One of my favorite indulgences before I became a mother was to unwind from a long day with a hot soak and a glass of wine. Nothing was more effective to shed stress than a hot tub of bubbles, a few scented candles and a big goblet of Cabernet. I would spend an hour or more lounging, sipping and reading until my skin pruned and the water cooled. It was luxurious and often exactly what my spirit demanded at the end of a difficult day. I would emerge, pink-skinned and renewed.
When I became a Mom that decadent practice became one of the first causalities of my new life. Bathroom alone time became a precious commodity that could not be squandered. Long baths were relegated to abbreviated showers. It was a minor miracle if I managed to make it through the whole shampoo and condition cycle before my daughter interrupted, pressing her face or fists against the shower glass demanding snacks.
Then, one night last week, I found myself with the rare opportunity indulge in the old habit. My daughter had fallen asleep an hour before her usual bedtime. I suddenly realized that with my daughter sleeping and my husband not due back from work for some time, I had been gifted with two full hours of “me time”. I backed cautiously out of my daughter’s room, crated the dog and bolted for the bathroom.
I rummaged in the back of the linen closet and let out an actual, honest-to-God victory yelp when my fingers found the bag of birthday cake bath bombs my sister-in-law had given me years ago. Grinning wildly, I dropped one into the churning water. I retrieved my book, brushing a thin veil of dust from the jacket cover and left it on the rim of the tub. I padded downstairs where I knew I had a bottle of wine in reserve. I opened the bottle, overly conscious of how loud the electric wine opener sounded in the quiet house.
I returned upstairs and double checked that my daughter was still fast asleep. I marveled at how delicate her features looked in repose. Her long lashes stood soot dark against pink cheeks and her honey colored hair spilled out across the pillow. I gazed at her and said a prayer that God would always protect her and give her an interrupted, dreamless sleep…at least for the next forty-five minutes. I silenced the whimpering dog with an icy stare and wagged a warning finger at him then I tossed in a chewy bone for extra insurance.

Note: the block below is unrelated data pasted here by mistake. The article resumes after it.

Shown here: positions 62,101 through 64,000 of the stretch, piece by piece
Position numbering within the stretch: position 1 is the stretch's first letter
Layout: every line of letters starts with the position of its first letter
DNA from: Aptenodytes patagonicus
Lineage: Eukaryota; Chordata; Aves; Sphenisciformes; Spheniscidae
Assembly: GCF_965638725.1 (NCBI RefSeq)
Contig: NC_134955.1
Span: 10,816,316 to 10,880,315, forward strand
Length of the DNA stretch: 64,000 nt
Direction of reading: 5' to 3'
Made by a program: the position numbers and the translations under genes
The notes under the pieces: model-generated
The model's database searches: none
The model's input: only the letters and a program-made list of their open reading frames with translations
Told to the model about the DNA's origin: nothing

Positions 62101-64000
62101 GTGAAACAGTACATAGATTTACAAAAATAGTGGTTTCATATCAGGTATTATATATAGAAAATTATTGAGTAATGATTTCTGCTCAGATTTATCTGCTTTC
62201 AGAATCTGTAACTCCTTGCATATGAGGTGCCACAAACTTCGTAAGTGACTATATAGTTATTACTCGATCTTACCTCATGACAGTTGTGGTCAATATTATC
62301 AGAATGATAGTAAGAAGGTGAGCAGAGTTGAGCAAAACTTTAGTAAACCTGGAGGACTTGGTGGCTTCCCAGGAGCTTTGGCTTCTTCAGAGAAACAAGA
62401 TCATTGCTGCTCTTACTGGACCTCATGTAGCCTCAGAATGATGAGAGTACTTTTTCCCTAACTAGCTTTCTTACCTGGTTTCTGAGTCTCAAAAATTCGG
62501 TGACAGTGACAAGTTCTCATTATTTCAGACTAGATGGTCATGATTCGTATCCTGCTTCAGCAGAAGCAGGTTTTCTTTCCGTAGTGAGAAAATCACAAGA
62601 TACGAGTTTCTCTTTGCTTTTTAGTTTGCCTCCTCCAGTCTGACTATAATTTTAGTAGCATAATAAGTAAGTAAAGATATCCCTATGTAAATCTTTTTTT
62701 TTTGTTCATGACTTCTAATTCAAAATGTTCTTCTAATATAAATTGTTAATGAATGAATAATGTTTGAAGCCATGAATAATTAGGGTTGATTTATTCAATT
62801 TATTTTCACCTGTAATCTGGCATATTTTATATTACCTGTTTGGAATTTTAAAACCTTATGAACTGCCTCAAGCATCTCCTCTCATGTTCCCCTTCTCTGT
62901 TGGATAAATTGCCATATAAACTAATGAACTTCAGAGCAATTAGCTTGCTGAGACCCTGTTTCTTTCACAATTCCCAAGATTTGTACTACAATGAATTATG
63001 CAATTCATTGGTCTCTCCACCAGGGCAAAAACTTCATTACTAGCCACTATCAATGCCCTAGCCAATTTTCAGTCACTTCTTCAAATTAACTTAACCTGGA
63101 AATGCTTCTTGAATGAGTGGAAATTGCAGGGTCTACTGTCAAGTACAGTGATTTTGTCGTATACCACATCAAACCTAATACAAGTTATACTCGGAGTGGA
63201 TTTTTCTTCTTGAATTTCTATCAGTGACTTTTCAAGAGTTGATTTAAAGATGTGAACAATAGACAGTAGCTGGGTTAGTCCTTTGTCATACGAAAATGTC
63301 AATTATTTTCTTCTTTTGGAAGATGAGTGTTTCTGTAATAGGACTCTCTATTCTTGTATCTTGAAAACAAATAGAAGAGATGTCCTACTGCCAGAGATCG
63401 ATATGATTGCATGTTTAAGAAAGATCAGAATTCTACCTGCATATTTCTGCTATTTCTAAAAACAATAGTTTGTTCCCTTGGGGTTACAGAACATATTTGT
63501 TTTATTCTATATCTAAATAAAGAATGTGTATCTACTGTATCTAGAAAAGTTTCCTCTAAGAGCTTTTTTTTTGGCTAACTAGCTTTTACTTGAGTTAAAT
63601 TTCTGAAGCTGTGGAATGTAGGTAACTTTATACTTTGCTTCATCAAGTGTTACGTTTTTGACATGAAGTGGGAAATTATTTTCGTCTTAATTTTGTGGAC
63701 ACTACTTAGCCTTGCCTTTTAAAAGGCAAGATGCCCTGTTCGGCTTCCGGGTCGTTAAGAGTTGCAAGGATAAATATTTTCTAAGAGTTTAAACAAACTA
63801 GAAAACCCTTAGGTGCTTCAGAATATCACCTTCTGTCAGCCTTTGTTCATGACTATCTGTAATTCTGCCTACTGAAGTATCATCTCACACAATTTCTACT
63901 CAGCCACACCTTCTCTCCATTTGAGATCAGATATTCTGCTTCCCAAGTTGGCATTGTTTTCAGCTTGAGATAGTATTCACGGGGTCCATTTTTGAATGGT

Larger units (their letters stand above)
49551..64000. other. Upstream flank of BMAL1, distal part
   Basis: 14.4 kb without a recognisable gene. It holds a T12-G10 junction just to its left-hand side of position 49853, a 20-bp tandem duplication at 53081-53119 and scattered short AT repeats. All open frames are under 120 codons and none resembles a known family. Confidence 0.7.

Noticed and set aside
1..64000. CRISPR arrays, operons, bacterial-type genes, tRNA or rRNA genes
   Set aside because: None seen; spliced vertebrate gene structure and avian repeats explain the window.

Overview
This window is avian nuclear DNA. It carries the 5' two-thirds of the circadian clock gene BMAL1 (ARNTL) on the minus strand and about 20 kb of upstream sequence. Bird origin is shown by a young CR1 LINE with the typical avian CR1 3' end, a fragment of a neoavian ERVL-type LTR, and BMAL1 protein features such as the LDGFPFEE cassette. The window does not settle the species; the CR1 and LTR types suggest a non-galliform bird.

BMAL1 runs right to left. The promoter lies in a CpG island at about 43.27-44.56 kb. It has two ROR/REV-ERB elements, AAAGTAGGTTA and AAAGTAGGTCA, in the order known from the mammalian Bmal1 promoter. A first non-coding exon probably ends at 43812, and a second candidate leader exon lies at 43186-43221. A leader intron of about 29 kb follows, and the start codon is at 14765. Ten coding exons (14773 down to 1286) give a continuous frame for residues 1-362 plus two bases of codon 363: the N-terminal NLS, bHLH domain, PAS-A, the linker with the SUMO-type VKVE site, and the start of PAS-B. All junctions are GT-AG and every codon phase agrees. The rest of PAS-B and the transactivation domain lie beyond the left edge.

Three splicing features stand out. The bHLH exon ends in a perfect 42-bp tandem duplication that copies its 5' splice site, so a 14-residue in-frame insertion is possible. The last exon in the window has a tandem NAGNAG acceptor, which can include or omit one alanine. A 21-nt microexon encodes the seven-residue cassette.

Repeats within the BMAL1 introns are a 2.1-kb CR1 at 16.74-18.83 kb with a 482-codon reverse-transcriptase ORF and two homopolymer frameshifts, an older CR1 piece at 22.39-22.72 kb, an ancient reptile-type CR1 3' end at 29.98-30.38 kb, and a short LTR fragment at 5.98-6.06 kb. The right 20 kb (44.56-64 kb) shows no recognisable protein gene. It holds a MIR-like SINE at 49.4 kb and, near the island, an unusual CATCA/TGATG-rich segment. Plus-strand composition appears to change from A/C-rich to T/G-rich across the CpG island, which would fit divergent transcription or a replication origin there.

The bathroom was full of luxurious, fragrant steam. The water was just hot enough to turn my skin pink. The surface of the water was opaque and shiny, a veil of vapor rising from it. It looked like a moon pool, mysterious and inviting. I took a deep drink of wine and set my goblet down alongside the tub. I dimmed the lights. I lowered myself slowing into the aromatic suds, anticipating an epic hour of soaking and sipping my way into a delightful buzz.
In the harshest turn of events, my rump was immediately impaled by something that I can only describe as unnecessarily sharp and inflexible, possessing a near impossible number of angles and spikes. I fought to keep down the scream and scrambled in the slick tub to free the offensive object. I wrapped my fingers around something hard and plastic and tugged. I was mortified to discover that I had been defiled by Disney, a figurine of Heihei, Moana’s charming but vacuous chicken pet, to be more precise. Nothing says “Welcome to motherhood” quite like having to unexpectedly extract a child’s toy from your nether regions when you anticipated a carefree soak in the bath.
Miraculously my daughter had slept through all the frantic splashing and barrage of curses. I chucked Heihei into the darkest corner of her room, satisfied to watch him slide beneath the radiator never to be seen again. I drained my wine and the tub, watching the remnants of my evening slip away, leaving behind a glittery trail of broken promises. I wrapped myself in my tattered bathrobe and climbed into bed, nursing my tender tail and damning Disney and that sweet, stupid chicken to hell.
About the author: MD Maurice, (not her real name), has elected to publish anonymously, I mean can you blame her?